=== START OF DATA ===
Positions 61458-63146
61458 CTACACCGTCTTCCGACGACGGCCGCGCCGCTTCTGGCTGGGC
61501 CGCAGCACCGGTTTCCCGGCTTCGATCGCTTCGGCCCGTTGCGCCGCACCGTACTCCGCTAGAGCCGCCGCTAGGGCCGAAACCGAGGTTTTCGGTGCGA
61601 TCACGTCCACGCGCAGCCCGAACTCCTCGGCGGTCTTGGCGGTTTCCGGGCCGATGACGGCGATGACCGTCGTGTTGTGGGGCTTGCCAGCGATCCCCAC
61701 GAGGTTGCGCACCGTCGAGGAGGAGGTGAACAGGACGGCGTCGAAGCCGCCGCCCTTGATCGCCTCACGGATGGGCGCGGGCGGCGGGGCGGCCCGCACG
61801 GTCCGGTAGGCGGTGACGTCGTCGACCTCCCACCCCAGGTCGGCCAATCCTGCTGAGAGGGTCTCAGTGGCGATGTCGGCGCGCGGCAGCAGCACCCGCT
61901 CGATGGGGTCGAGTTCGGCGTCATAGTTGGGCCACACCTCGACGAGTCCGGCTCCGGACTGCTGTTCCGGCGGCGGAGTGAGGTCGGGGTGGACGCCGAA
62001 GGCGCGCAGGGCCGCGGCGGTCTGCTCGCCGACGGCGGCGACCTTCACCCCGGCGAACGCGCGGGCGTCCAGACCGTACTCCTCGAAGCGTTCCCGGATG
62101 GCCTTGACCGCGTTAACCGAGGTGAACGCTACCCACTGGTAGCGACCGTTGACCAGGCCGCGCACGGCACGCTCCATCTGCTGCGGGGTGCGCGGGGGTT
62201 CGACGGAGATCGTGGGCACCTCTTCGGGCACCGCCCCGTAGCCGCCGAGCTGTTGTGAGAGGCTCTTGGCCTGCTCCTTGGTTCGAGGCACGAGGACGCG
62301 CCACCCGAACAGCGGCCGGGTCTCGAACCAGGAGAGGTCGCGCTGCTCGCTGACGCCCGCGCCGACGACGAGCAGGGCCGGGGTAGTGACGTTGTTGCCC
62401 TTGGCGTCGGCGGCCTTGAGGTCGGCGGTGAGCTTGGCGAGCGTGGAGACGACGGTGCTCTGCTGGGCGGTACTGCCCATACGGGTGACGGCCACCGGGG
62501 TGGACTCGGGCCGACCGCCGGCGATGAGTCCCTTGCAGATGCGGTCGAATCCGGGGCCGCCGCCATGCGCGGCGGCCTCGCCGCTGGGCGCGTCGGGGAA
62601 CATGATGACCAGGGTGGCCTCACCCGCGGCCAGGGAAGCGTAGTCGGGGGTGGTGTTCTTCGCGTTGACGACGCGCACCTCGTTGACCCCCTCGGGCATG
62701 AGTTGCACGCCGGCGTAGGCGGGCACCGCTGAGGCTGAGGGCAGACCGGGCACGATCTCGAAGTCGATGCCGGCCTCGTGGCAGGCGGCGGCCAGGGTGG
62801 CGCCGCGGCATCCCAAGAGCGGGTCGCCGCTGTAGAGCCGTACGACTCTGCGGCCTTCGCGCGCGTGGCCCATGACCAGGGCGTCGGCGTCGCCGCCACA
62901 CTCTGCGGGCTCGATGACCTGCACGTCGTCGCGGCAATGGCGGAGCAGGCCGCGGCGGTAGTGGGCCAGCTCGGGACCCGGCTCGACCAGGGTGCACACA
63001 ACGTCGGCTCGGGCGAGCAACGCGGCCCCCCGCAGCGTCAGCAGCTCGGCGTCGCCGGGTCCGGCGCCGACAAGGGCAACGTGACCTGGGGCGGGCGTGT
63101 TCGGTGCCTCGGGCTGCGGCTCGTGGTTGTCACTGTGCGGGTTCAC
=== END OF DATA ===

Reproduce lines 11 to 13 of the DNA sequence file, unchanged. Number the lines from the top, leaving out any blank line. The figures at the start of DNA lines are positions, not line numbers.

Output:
62301 CCACCCGAACAGCGGCCGGGTCTCGAACCAGGAGAGGTCGCGCTGCTCGCTGACGCCCGCGCCGACGACGAGCAGGGCCGGGGTAGTGACGTTGTTGCCC
62401 TTGGCGTCGGCGGCCTTGAGGTCGGCGGTGAGCTTGGCGAGCGTGGAGACGACGGTGCTCTGCTGGGCGGTACTGCCCATACGGGTGACGGCCACCGGGG
62501 TGGACTCGGGCCGACCGCCGGCGATGAGTCCCTTGCAGATGCGGTCGAATCCGGGGCCGCCGCCATGCGCGGCGGCCTCGCCGCTGGGCGCGTCGGGGAA